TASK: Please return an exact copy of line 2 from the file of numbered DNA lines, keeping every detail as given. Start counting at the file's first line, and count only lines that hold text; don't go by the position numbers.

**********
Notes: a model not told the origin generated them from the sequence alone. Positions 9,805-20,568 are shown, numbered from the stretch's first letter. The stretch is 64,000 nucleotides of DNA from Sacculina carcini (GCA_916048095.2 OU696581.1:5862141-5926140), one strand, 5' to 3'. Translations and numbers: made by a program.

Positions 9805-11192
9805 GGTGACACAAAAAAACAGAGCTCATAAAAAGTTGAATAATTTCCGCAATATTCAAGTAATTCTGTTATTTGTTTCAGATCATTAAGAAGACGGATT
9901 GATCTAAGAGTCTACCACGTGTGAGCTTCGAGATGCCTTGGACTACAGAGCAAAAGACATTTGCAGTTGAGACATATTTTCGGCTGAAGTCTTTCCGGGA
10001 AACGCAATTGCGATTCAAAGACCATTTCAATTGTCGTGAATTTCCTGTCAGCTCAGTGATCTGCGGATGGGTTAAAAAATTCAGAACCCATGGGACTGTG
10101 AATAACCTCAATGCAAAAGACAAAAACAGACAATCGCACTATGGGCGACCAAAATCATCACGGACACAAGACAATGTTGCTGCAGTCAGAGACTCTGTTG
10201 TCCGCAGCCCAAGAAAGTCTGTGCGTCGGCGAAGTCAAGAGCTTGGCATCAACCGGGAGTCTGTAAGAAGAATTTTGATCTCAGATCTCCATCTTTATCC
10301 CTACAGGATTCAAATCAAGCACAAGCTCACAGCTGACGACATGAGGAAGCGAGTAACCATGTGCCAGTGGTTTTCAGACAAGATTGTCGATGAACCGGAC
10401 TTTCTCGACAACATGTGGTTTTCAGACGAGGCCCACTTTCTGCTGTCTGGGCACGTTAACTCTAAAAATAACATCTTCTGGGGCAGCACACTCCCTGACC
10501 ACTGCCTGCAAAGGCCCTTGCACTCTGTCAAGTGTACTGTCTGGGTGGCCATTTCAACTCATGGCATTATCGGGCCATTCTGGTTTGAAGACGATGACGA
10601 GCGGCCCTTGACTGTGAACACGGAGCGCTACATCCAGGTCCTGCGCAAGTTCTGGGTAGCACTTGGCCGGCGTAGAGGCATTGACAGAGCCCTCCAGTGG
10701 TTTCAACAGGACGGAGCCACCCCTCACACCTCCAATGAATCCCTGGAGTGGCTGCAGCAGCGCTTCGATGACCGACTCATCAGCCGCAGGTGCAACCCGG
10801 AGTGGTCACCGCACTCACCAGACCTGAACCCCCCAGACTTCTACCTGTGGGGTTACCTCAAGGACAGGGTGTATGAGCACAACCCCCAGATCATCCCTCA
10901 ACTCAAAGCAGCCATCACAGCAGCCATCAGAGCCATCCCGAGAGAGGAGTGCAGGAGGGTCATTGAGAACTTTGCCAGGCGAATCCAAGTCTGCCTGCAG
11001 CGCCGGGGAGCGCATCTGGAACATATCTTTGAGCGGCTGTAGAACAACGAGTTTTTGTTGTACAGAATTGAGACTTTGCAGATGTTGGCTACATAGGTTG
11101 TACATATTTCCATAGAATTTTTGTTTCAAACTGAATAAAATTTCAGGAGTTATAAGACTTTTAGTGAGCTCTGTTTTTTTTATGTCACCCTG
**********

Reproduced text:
Positions 9805-11192